Not surprisingly, though, since these artists are MasterMinds, they've given a lot of thought to how the local environment for the arts can be improved.

"The thing we need to permanence. We've seen too many local artists leave for larger markets with more support for their arts community. Small organizations have been squeezed out by rent increases from the communities they themselves helped to revitalize. The city needs to help organizations plant roots in Denver. We need to own (or co-own) our facilities, and collaborate more in cooperative arts programs across the metro area."

"Provide education to promote the power of art to elicit health and healing, to change lives and to create a safe way in which struggling young people can find acceptance, connection and transformation."

Deb Henriksen belongs to the MasterMind class of 2006.
Anthony Camera
Deb Henriksen belongs to the MasterMind class of 2006.

"Hands down, the general public has to put their money where their mouth is and buy the work."

"Cross-pollination and more collaboration. Too often, people are working on their own projects and do not know about other projects that could provide symbiosis, strengthening the entire arts community."

"Provide funding to achieve those ends, so that artists, activists and nonprofits can offer that transformation to the community without the ongoing struggle to survive financially."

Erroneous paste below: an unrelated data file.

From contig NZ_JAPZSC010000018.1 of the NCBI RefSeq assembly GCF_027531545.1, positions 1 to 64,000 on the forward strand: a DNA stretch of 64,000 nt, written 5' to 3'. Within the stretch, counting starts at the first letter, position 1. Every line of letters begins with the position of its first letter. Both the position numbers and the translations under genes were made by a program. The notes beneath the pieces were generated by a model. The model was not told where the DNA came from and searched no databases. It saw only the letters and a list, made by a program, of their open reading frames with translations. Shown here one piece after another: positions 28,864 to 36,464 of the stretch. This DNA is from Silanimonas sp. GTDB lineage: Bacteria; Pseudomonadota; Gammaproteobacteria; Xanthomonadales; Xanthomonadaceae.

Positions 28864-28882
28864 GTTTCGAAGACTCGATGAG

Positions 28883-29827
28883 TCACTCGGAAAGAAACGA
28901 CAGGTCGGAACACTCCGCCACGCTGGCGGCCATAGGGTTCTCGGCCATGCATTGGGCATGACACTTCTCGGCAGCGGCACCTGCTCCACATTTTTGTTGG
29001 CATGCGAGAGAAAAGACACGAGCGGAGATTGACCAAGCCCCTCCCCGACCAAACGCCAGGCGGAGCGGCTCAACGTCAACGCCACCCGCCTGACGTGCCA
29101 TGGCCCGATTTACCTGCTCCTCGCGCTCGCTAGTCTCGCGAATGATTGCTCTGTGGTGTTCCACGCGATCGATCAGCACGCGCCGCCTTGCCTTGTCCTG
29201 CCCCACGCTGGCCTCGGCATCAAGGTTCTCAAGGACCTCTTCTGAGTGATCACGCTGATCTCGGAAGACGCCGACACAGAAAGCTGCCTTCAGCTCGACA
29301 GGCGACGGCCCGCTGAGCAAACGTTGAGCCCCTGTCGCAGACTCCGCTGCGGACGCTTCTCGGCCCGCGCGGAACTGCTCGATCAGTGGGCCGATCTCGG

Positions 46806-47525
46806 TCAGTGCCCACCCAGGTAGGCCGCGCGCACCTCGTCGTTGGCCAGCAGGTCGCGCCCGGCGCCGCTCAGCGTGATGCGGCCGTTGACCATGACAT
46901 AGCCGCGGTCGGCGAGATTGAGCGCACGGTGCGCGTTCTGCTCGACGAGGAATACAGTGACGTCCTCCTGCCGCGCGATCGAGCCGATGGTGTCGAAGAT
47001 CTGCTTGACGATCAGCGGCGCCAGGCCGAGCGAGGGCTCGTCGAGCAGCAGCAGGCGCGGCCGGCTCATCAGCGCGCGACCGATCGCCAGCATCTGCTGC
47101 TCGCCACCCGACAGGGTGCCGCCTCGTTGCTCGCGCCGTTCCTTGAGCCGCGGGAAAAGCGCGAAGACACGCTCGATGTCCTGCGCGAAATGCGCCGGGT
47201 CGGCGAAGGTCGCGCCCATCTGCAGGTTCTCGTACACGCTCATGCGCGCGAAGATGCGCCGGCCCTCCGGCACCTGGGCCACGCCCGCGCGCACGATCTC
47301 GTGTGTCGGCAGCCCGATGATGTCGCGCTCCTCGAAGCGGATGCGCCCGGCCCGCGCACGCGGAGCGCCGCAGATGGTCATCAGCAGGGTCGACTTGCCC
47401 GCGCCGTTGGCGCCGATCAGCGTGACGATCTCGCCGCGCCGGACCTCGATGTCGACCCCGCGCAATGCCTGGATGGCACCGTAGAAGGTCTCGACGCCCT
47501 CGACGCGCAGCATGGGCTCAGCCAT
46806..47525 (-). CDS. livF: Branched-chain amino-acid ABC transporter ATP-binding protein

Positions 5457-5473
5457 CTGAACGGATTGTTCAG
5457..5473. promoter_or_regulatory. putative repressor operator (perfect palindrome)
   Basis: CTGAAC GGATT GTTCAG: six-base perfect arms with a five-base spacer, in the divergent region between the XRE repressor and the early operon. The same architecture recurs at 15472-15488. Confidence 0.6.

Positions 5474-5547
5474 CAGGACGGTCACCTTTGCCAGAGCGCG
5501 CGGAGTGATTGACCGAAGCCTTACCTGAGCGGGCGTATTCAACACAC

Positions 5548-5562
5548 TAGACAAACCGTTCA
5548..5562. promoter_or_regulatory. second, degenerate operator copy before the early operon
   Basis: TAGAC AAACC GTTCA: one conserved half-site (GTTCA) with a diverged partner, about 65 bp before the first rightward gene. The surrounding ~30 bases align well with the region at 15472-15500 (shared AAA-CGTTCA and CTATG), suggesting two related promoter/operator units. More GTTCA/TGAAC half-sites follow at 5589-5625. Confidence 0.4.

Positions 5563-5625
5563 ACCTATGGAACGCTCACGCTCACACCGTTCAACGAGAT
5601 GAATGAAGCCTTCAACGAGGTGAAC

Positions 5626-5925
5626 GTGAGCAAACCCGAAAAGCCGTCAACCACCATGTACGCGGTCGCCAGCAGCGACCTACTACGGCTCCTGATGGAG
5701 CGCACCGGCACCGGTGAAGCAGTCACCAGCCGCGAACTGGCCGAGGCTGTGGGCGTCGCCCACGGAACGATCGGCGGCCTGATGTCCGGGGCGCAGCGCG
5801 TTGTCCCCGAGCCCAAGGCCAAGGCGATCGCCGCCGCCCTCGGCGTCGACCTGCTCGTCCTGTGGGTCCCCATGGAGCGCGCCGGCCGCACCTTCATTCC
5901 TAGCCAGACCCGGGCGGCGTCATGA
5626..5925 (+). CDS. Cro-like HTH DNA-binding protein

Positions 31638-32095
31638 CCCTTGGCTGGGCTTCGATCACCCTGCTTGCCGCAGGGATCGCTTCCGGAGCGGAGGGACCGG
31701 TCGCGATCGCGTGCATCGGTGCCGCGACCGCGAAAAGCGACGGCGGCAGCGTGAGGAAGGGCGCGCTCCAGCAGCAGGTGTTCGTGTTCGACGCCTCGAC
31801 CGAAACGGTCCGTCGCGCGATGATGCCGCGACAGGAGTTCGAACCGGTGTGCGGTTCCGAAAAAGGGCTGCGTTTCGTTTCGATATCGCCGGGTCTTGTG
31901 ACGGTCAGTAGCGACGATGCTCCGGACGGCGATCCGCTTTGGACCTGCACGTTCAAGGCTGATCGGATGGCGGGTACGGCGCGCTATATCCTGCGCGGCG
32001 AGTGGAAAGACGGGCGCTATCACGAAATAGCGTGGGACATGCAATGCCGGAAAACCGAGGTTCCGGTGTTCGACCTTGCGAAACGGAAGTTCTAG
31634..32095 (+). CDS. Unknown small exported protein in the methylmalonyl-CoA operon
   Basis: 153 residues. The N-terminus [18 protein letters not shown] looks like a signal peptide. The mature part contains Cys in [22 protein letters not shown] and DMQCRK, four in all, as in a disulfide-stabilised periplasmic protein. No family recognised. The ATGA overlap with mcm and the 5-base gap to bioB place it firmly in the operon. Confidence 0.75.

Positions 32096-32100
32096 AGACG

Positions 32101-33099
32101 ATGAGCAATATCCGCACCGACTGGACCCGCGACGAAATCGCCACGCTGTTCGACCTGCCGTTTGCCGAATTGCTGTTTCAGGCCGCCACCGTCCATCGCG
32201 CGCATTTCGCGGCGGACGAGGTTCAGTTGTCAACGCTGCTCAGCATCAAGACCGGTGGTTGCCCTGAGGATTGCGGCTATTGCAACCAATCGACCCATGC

"We need to make sure the creative community has a voice in the community. We need to make sure this city is aware of the people and organizations who make this town so special."

"More citywide programs that focus on and support local art and artists. Initiatives like Denver Arts Week, Westword's MasterMinds and Create Denver are great examples of programs that help bring public attention to the thriving arts community in Denver. These types of programs also help bring more national exposure to Denver's art scene as an art destination. There is great talent here, amazing talent, in fact; we need to be proud of what we have in our own back yard."

There's a garden of good art growing in Denver's back yard. All it needs is some cultivation — and, when possible, some cold, hard cash.

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